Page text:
Of course churches should not declare that all Christians should vote the same way. Nor should they refuse to engage in dialogue with those who disagree. This should not stop churches from declaring opposition to Tory government and calling on people to vote to remove it.

Of course some Christians will disagree (I’m not saying that they’re not Christians, but simply that I think they’re mistaken). Of course, unjust laws could be used against us; they should be resisted and challenged. Of course we would be misrepresented; Christians are used to that. None of these are reasons not to do it.

Jesus sided with the poor and marginalised. That is a fundamental aspect of the Gospel. There is no Gospel without that reality. The Conservative Party has spent two centuries promoting the interests of the super-rich. That what’s it’s for. These things are not compatible. Let’s say so.

 

 

 

On The Big Questions: Church buildings and drones

I’m pleased to report that I’ll be on The Big Questions on BBC1 at 10.00am tomorrow (Sunday 12th March).

They have three debates per episode. I’ve been asked on to talk about church buildings (in the light of the potential closure of Guildford Cathedral). However, they’ve also asked me to join in on another topic: the ethics of drones.

My main job now is working for the Peace Pledge Union (PPU), a pacifist network that includes people of many religions and none. Tomorrow, I’ll largely be speaking in a personal capacity, particularly when it comes to church buildings. Of course the topic of drones is very relevant to my work at the PPU (although I’m coming from a Christian pacifist position, the PPU includes many other sorts of pacifists as well).

I’ll be back here in the next few days with some thoughts about the programme. If you want to tweet while watching it, I believe the hashtag is #BBCbq. You can link to me on Twitter at @SymonHill or the PPU at @PPUtoday. Your comments on the issues are also welcome below. Thanks!

 

 

Sexuality and the church: Let’s stop listening to bishops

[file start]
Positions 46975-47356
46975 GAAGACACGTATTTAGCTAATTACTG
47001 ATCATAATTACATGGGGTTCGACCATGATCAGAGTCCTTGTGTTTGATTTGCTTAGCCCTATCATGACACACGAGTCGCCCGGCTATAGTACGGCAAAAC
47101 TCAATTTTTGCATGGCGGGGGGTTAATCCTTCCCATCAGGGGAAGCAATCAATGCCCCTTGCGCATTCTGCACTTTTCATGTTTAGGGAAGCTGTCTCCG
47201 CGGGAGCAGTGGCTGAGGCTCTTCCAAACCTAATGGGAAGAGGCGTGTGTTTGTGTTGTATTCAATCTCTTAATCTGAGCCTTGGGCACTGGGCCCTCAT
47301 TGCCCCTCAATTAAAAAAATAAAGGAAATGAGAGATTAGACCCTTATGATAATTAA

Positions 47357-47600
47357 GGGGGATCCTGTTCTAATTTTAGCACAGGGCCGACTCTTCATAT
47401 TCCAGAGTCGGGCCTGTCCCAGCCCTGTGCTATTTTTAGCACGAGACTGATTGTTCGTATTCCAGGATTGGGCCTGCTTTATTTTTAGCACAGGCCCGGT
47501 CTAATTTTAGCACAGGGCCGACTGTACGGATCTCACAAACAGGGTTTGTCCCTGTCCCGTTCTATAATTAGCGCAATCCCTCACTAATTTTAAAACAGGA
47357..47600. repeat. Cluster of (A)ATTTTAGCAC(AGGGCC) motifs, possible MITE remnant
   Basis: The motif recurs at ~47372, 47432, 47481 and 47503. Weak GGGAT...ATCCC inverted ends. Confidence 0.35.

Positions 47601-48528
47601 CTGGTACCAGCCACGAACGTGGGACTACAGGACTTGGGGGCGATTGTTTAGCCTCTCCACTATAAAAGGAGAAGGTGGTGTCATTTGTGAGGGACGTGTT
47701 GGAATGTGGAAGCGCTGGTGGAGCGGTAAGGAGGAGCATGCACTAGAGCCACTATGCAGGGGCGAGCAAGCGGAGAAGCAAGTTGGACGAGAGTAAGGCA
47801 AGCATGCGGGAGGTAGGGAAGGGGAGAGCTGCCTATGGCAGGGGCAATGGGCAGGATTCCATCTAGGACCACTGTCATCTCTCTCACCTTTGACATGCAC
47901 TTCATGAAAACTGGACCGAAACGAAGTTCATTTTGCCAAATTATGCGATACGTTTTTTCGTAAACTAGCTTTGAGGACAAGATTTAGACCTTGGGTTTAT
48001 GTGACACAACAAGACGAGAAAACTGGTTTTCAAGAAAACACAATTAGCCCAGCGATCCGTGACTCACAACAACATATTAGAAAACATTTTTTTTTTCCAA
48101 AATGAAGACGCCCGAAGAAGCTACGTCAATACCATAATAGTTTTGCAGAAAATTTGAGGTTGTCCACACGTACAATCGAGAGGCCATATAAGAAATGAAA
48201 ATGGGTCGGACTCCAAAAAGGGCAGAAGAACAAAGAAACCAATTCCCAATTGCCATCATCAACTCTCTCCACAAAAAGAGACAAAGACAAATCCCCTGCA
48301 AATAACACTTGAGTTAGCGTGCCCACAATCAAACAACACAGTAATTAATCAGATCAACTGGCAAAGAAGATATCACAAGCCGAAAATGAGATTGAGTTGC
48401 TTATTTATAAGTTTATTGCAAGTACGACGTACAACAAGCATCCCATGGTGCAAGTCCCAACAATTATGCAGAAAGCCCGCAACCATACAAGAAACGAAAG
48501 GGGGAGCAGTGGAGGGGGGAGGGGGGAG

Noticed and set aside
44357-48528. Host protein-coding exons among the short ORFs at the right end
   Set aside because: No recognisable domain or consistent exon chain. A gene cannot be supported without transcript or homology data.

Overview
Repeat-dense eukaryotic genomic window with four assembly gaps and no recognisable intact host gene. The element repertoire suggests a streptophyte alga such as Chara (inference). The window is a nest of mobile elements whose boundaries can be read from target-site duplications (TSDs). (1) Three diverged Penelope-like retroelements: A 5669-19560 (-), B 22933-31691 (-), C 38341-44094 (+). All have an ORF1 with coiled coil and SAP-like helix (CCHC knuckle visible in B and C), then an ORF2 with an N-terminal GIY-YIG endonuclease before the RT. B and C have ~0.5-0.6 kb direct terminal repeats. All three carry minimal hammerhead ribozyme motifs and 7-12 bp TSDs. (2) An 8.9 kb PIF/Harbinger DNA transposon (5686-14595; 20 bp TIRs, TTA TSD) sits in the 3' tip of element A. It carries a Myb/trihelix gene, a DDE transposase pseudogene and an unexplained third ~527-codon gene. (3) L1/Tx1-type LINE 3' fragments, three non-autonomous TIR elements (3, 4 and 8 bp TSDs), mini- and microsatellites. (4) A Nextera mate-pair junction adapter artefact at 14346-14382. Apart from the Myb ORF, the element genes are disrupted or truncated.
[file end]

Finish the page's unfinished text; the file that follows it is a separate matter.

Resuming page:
I’m disappointed but not remotely surprised that the Church of England bishops’ latest two-year consultation process on sexuality (which followed their previous two-year consultation process on sexuality) has resulted in a recommendation to keep things exactly the same, except for some very small changes that will be kept as slight as possible so that nobody will notice.
The report’s feeble attempt at talking of welcoming LGBT+ people is revealed for what it is in the use of the phrase “gay and lesbian” to mean people attracted to people of their own gender. Once again, the existence of bisexuals is forgotten. Not that it’s much better for gay and lesbian people.
I don’t want any more consultation processes on sexuality from the Church of England. I won’t support them, co-operate with them or be part of the consultation. While we wait for yet more phoney consultation, yet more LGBT+ people will be denied an equal place in the body of Christ. More people will lose faith, give up, hate themselves or kill themselves. And the Gospel of Christ’s love will be denied and law will be promoted over grace.
Some of the bishops will talk about how painful it was to reach these conclusions, how they wrestled with their decisions and how hard it is to have to deal with competing expectations. I’m sure there’s some truth in this, but after so many pointless processes and delaying tactics, my patience with these sort of comments is rapidly deteriorating. I’ve nothing against the bishops, I just don’t think we should allow them the authority to make decisions like this.
We don’t need church leaders to tell us what we may and may not do when we worship God. We don’t need them to tell us how far we can follow the Spirit’s leadings or how we should read and interpret the Bible. We can do these things ourselves, with support from each other and with guidance from the Holy Spirit. Of course we get it wrong, we will often get it wrong, but there’s no reason to believe that church leaders committed to hierachy and homophobia will be more likely to get it right.
Let’s get on with it.